Here’s a frequent cello lesson scenario: a student will play something and then shrink in shame, saying that it was bad. Okay, I’ll say, so what exactly was bad: intonation, sound, phrasing? The answer is often: everything. Those who are most critical of themselves usually also have the least clarity about their standards and ideas. As a student, this is the worst possible place to be in; it is a vicious cycle that begins with the pressure to succeed without clear directives and results in poor performance and lower self-esteem which lead to greater pressure to be better. I can’t help students in this cycle until they decide a few things: a) that it’s okay to make mistakes in lessons, and b) that enjoyment is a far better motivation than fear. All I can do is to suggest these changes and make space for them to happen. For me, every difficulty a student encounters is an interesting puzzle to solve, not a reason to chastise him or her. However, it usually takes quite a while for new students to dissolve the old classical music equation that usually goes like this: bad playing = bad person, mistake = deep personal shortcoming. As long as there is no differentiation between self and action, there can be no real progress; it’s too close, too personal, and therefore too painful to try to change.
The two things I try to address in every lesson are how something should sound and how it does sound, and by ‘should’ I mean the ideal concept in the student’s imagination. Many of us have a very nebulous idea of what exactly we are going for and are at the same time unable to hear ourselves objectively, sometimes despite the aid of audio and video recordings.
At the beginning of our musical development, we need people to copy. Even throughout our lives as professional musicians, we need role models to study and occasionally mimic in order to feed the inner ear and its idea of what is possible and desirable. My own deepest, most important impressions were formed when I was bumming around in Berlin between my Juilliard degree and the years I spent studying with Boris Pergamenschikow. During those years, like so many other resourceful students who knew of secret entrances into the Philharmonie, I went to concerts every night of the week without ever spending a pfennig. (Sorry, concert presenters! I consider it the greatest scholarship I ever got and hope I’m paying it forward by sharing performances and knowledge with the next generation…) This was by far the best education I could never have dreamt of. Not just hearing but also seeing great musicians play day after day made me understand music better (and more of it) and demand more of myself.
I watched cellists’ bowarms, observed how chamber musicians and orchestral sections communicated with one another, noted their stage presence, body language, posture. It was more than I ever could have learned from a single teacher, recordings, videos, or all of the above. Standing there at the back of Block H, I went from timid spectator to passionate participant; as time went by, I began to identify with the musicians on stage and to believe that I, too, could do those things. Another factor that may have played a role in my identification with those musicians was that my friends and I used to hang out in the backstage canteen, which was also the musicians’ foyer. We saw and often greeted orchestra musicians, chamber musicians, and soloists, and the gap between the stage and the audience, often so glaring in classical music concerts, disappeared. My favorite educational writer John Holt says that in order to do something, you have to first be able to imagine yourself doing it. To continue that thought, I’d say that the closer you can get to your role models, the better you can put yourself in their shoes.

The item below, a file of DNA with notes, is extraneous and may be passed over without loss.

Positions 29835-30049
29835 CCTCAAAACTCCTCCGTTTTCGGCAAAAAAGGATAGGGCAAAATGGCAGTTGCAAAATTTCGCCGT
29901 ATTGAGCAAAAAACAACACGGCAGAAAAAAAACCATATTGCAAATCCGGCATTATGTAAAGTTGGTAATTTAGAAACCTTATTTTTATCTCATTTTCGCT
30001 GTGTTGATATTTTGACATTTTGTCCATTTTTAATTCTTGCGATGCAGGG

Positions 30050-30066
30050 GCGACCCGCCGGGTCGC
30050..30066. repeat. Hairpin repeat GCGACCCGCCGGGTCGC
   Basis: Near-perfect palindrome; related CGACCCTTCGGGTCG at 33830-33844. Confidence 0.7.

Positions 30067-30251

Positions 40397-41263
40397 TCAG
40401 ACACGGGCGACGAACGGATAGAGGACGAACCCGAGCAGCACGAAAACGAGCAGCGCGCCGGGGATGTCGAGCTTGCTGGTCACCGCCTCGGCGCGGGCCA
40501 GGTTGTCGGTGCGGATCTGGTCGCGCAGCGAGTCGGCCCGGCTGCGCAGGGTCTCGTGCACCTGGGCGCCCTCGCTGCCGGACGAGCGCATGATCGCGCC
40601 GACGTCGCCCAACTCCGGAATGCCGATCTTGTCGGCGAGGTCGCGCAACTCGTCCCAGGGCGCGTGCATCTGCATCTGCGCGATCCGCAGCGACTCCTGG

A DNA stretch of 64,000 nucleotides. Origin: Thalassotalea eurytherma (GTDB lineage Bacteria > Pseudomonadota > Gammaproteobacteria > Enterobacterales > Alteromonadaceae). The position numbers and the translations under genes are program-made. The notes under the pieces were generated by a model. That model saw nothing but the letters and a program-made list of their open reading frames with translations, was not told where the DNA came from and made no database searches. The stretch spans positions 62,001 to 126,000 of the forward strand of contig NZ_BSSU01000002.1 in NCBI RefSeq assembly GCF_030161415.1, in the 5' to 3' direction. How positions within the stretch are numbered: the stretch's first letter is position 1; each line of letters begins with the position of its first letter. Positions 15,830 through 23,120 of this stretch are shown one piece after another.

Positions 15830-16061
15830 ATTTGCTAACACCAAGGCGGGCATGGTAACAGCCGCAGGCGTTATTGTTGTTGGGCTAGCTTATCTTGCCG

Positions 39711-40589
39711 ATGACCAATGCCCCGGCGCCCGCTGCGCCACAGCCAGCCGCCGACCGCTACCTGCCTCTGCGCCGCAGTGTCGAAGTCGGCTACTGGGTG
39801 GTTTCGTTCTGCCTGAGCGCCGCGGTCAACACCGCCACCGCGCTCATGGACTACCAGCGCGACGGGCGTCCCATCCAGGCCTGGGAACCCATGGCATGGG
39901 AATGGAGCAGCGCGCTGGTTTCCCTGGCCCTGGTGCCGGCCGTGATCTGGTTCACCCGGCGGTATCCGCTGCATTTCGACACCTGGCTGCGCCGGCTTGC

Once your inner ear has been fed, you still have to be able to hear what exactly you are doing and how other people perceive it. This is an ongoing challenge for most people and also what I see as perhaps my most important task as a teacher, one that extends far beyond music. Self-perception and self-reflection are extremely valuable tools in any area of life. If I could impart to all my students just one ability, it would be to perceive what they are doing and to know what to do with that information.
Some people can hear themselves and are so critical they are unable to constructively work with what they hear. Others are so busy producing sound and/or emoting that they can’t hear themselves. Very few musicians (and I include professionals here) are in productive dialogue with themselves, listening, striving, listening, reacting, listening. Sometimes you can’t hear yourself objectively and have to rely on colleagues, friends, teachers. Then you have to feed that information back into your constructive inner conversation and take one step closer to hearing yourself as an outside listener.
Learning to listen is harder than it sounds. People do all sorts of weird things to avoid listening to themselves. But when they do, that’s when it starts to be music.